Summary: The Seven Principles for Making Marriage Work By John Gottman
Summary: The Seven Principles for Making Marriage Work By John Gottman

Summary: The Seven Principles for Making Marriage Work By John Gottman

Principle 1: Enhance Your Love Maps

By giving honest answers to the following questions, you will get a sense of the quality of your current love maps. For the most accurate reading of how your marriage is doing on this first principle, both of you should complete the following.

Read each statement, and circle T for “true” or F for “false.”

  1. I can name my partner’s best friends. T F
  2. I can tell you what stresses my partner is currently facing. T F
  3. I know the names of some of the people who have been irritating my partner lately. T F
  4. I can tell you some of my partner’s life dreams. T F
  5. I am very familiar with my partner’s religious beliefs and ideas. T F
  6. I can tell you about my partner’s basic philosophy of life. T F
  7. I can list the relatives my partner likes the least. T F
  8. I know my partner’s favorite music. T F
  9. I can list my partner’s three favorite movies. T F
  10. My spouse is familiar with my current stresses. T F
  11. I know the three most special times in my partner’s life. T F
  12. I can tell you the most stressful thing that happened to my partner as a child. T F
  13. I can list my partner’s major aspirations and hopes in life. T F
  14. I know my partner’s major current worries. T F
  15. My spouse knows who my friends are. T F
  16. I know what my partner would want to do if he or she suddenly won the lottery. T F
  17. I can tell you in detail my first impressions of my partner. T F
  18. Periodically I ask my partner about his or her world right now. T F
  19. I feel that my partner knows me pretty well. T F
  20. My spouse is familiar with my hopes and aspirations. T F

Scoring: Give yourself 1 point for each “true” answer.

10 or higher: This is an area of strength for your marriage. You have a fairly detailed map of your spouse’s everyday life, hopes, fears, and dreams. You know what makes your spouse “tick.” Based on your score, you’ll probably find the love map exercises that follow easy and gratifying. They will serve as a reminder of how connected you and your partner are. Try not to take for granted this knowledge and understanding of each other. Keeping in touch in this way ensures you’ll be well equipped to handle any problem areas that crop up in your relationship.

Below 10: Your marriage could stand some improvement in this area. Perhaps you never had the time or the tools to really get to know each other. Or perhaps your love maps have become outdated as your lives have changed over the years. In either case, by taking the time to learn more about your spouse now, you’ll find your relationship becomes stronger.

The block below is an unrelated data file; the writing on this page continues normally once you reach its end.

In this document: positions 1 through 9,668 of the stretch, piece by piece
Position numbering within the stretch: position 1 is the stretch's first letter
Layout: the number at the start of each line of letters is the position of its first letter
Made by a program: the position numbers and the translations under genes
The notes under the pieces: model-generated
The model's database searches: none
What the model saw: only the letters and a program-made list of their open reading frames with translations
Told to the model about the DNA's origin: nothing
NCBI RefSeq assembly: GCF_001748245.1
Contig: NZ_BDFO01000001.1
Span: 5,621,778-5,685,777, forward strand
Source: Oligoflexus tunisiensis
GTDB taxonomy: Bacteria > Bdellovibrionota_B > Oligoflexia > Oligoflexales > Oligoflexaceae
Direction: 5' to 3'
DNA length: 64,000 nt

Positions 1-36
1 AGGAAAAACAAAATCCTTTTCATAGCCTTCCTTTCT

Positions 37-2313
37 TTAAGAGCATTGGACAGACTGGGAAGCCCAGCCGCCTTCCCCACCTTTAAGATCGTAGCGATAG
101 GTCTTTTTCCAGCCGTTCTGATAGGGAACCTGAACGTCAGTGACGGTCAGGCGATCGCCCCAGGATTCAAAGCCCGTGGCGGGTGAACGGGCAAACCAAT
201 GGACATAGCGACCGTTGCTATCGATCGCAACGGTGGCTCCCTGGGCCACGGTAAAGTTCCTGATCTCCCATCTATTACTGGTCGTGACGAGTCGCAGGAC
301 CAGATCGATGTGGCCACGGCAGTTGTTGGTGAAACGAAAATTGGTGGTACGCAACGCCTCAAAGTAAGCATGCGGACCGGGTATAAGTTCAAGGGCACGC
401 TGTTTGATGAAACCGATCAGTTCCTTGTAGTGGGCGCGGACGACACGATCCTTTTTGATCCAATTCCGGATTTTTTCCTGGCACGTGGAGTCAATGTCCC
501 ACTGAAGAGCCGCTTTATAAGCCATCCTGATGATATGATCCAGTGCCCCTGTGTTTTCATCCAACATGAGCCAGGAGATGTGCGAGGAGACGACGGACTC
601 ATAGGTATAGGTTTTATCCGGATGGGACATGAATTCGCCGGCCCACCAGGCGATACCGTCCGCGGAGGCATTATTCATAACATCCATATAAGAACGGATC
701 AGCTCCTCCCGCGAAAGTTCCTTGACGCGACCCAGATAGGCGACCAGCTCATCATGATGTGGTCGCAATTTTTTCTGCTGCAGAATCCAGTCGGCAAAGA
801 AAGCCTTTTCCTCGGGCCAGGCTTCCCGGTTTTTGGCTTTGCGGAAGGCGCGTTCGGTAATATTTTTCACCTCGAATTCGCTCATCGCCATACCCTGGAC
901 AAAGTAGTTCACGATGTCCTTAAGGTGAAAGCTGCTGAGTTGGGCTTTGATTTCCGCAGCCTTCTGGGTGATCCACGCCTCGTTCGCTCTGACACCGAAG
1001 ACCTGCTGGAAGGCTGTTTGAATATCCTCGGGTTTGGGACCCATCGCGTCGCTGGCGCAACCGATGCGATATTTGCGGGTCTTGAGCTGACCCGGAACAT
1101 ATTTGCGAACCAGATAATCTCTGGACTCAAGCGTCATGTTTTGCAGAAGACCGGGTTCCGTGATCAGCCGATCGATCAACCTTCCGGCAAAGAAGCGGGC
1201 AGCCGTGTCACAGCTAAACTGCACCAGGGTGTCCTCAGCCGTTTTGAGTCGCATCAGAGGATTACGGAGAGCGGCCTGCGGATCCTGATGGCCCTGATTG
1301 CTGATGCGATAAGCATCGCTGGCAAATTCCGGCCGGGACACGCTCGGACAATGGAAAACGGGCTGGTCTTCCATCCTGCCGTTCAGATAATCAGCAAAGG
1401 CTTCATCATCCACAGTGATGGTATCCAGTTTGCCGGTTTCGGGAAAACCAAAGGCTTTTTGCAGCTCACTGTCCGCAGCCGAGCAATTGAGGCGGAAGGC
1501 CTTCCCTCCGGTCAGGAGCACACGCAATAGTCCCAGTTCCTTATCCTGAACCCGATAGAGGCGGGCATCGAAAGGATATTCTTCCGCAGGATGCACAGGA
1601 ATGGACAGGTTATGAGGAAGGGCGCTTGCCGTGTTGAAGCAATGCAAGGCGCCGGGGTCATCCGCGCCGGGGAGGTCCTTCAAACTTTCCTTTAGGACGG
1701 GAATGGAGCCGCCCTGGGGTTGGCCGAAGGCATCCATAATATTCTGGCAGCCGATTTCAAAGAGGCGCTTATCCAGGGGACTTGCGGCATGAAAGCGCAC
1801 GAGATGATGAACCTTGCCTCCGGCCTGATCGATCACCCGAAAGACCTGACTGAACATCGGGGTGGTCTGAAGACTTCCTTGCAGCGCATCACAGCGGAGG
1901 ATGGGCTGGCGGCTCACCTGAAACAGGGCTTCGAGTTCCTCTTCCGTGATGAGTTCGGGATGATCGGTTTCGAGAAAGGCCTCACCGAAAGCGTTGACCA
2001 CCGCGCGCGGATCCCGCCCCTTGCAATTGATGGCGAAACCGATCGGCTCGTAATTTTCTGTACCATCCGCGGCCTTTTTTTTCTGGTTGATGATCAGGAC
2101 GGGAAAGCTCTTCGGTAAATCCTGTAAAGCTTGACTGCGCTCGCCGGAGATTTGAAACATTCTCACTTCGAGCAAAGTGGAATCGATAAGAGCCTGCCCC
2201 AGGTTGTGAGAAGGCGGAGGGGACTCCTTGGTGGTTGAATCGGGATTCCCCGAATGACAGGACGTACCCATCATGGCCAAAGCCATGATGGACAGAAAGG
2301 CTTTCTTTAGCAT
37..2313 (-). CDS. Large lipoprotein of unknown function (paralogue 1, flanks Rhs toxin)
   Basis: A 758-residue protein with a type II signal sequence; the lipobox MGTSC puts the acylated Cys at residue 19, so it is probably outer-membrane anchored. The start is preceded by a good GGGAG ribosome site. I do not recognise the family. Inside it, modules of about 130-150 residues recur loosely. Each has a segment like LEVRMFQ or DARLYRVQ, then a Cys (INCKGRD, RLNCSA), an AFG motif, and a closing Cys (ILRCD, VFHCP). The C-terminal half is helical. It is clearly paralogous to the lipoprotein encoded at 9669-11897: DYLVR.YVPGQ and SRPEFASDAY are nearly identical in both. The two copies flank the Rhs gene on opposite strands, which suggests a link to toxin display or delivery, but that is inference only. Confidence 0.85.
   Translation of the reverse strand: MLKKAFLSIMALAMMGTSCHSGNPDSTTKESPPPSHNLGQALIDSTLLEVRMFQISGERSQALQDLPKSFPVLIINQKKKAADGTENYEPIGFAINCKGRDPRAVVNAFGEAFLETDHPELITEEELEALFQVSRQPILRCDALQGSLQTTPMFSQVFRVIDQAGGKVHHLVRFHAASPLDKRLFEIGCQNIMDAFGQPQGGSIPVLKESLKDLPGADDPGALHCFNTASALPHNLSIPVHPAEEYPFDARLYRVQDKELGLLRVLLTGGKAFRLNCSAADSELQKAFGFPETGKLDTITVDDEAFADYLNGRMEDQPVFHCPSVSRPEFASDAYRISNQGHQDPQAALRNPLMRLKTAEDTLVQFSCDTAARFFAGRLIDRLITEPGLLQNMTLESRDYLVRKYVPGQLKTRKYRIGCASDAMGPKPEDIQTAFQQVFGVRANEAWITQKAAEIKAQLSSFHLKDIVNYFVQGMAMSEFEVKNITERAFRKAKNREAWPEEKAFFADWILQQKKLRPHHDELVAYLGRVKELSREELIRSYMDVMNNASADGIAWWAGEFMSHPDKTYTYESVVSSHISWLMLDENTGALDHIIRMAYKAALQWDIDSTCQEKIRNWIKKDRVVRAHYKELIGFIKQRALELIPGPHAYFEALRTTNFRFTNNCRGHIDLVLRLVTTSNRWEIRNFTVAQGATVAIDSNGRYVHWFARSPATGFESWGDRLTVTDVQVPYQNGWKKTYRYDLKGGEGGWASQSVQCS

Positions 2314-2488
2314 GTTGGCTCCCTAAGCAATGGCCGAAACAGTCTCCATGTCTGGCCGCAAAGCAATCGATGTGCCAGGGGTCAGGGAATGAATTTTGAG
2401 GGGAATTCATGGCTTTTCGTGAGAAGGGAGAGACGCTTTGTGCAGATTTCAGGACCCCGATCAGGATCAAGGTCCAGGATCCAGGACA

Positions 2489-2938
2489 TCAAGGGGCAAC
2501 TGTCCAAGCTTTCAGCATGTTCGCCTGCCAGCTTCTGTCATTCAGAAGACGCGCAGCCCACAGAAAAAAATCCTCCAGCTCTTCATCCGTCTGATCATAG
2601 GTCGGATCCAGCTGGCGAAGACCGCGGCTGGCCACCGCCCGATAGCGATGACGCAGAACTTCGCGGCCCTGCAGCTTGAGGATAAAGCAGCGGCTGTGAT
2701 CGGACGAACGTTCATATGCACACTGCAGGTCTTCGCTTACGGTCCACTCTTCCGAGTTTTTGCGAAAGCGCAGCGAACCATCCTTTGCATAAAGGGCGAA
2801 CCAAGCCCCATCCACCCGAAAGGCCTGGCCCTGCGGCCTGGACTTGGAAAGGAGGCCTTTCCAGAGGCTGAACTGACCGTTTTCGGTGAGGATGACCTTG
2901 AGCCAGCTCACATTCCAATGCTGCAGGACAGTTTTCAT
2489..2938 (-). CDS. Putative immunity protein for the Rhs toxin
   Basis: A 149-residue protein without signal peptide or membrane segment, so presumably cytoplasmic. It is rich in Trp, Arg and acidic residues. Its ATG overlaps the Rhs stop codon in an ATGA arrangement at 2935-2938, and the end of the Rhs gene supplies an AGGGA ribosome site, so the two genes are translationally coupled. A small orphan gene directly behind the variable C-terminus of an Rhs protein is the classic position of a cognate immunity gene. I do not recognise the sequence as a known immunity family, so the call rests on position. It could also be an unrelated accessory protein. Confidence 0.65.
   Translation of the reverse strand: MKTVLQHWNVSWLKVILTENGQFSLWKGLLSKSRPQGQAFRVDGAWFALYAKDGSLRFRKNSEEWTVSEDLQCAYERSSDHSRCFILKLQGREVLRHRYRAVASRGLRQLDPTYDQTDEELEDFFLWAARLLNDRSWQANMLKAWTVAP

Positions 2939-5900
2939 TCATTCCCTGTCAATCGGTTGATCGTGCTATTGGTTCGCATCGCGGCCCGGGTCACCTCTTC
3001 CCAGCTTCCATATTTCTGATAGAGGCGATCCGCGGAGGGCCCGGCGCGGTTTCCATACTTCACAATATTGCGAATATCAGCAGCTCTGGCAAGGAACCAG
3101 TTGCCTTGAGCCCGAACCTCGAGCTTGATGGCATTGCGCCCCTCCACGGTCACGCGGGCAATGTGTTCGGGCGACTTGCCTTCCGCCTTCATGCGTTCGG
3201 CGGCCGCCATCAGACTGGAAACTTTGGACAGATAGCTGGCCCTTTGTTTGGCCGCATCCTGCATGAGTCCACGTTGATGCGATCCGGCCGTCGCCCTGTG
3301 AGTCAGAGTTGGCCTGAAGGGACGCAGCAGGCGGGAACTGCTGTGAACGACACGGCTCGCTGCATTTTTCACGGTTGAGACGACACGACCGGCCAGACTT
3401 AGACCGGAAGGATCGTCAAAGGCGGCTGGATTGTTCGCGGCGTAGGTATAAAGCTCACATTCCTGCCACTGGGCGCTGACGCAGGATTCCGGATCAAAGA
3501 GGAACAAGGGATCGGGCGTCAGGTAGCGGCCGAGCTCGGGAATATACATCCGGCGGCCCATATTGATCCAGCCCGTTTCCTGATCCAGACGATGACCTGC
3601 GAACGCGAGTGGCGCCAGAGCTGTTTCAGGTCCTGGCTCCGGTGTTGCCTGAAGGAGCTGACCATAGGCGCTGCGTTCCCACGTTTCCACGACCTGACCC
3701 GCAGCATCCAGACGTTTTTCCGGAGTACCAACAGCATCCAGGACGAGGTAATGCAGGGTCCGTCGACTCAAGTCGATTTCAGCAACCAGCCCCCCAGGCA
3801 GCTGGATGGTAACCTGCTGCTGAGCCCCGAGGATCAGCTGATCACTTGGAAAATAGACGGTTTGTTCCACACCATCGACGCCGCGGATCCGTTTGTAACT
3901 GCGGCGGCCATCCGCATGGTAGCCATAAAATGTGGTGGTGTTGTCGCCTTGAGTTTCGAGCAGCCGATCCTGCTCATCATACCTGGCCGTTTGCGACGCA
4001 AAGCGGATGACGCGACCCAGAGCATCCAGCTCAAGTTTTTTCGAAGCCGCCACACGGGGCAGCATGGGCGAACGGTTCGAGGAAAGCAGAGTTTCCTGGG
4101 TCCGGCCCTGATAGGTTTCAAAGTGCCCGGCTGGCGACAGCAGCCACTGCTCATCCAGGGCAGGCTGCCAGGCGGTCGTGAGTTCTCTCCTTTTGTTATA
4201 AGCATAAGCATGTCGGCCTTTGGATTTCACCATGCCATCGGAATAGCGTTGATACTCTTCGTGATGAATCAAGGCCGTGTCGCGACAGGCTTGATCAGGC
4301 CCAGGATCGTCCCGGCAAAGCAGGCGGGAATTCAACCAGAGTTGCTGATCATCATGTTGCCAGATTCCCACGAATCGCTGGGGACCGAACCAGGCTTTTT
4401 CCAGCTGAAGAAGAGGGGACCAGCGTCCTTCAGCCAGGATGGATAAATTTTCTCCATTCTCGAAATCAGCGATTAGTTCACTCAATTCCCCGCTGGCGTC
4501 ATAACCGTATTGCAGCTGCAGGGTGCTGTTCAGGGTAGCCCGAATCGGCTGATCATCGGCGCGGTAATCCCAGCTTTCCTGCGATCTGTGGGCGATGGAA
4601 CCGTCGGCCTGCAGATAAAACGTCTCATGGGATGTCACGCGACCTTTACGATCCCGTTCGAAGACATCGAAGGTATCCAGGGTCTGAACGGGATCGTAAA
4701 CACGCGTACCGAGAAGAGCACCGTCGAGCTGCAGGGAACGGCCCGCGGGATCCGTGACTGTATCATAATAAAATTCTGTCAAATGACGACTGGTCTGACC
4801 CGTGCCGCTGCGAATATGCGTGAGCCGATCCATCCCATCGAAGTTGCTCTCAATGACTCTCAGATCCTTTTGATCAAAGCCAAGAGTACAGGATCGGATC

There are few greater gifts a couple can give each other than the joy that comes from feeling known and understood. Getting to know each other shouldn’t be a chore.

Don’t pass judgment on what your spouse tells you or try to give each other advice. Remember that you are simply on a fact-finding mission. Your goal is to listen and learn about your mate.


Principle 2: Nurture Your Fondness and Admiration

To assess the current state of your fondness and admiration system, answer the following.

Read each statement and circle T for “true” or F for “false.”

  1. I can easily list the three things I most admire about my partner. T F
  2. When we are apart, I often think fondly of my partner. T F
  3. I will often find some way to tell my partner “I love you.” T F
  4. I often touch or kiss my partner affectionately. T F
  5. My partner really respects me. T F
  6. I feel loved and cared for in this relationship. T F
  7. I feel accepted and liked by my partner. T F
  8. My partner finds me sexy and attractive. T F
  9. My partner turns me on sexually. T F
  10. There is fire and passion in this relationship. T F
  11. Romance is definitely still a part of our relationship. T F
  12. I am really proud of my partner. T F
  13. My partner really enjoys my achievements and accomplishments. T F
  14. I can easily tell you why I married my partner. T F
  15. If I had it all to do over again, I would marry the same person. T F
  16. We rarely go to sleep without some show of love or affection. T F
  17. When I come into a room, my partner is glad to see me. T F
  18. My partner appreciates the things I do in this marriage. T F
  19. My spouse generally likes my personality. T F
  20. Our sex life is generally satisfying. T F

Scoring: Give yourself 1 point for each “true” answer.

10 or higher: This is an area of strength for your relationship. Because you value each other highly, you have a shield that can protect you from becoming overwhelmed by any negativity that also exists between you. Although it might seem obvious to you that people who are in love have a high regard for each other, it’s common for spouses to lose sight of some of their fondness and admiration over time. Remember that this fondness and admiration is a gift worth protecting. Completing the exercises in this chapter from time to time will help you to reaffirm your positive feelings for each other.

Below 10: Your marriage could stand some improvement in this area. Don’t be discouraged by a low score. There are many couples in whom the fondness and admiration system has not died but is buried under layers of negativity, hurt feelings, and betrayal. By reviving the positive feelings that still lie

deep below, you can vastly improve your marriage.

If your fondness and admiration are being chipped away, the route to bringing them back always begins with realizing how valuable they are. Remember that they are crucial to the long-term happiness of a relationship because they prevent contempt—one of the marriage-killing four horsemen—from becoming an overwhelming presence in your life. Contempt is a corrosive that, over time, breaks down the bond between husband and wife. The better in touch you are with your deep-seated positive feelings for each other, the less likely that you will act with contempt toward your spouse when you have a difference of opinion.


Principle 3: Turn Toward Each Other Instead of Away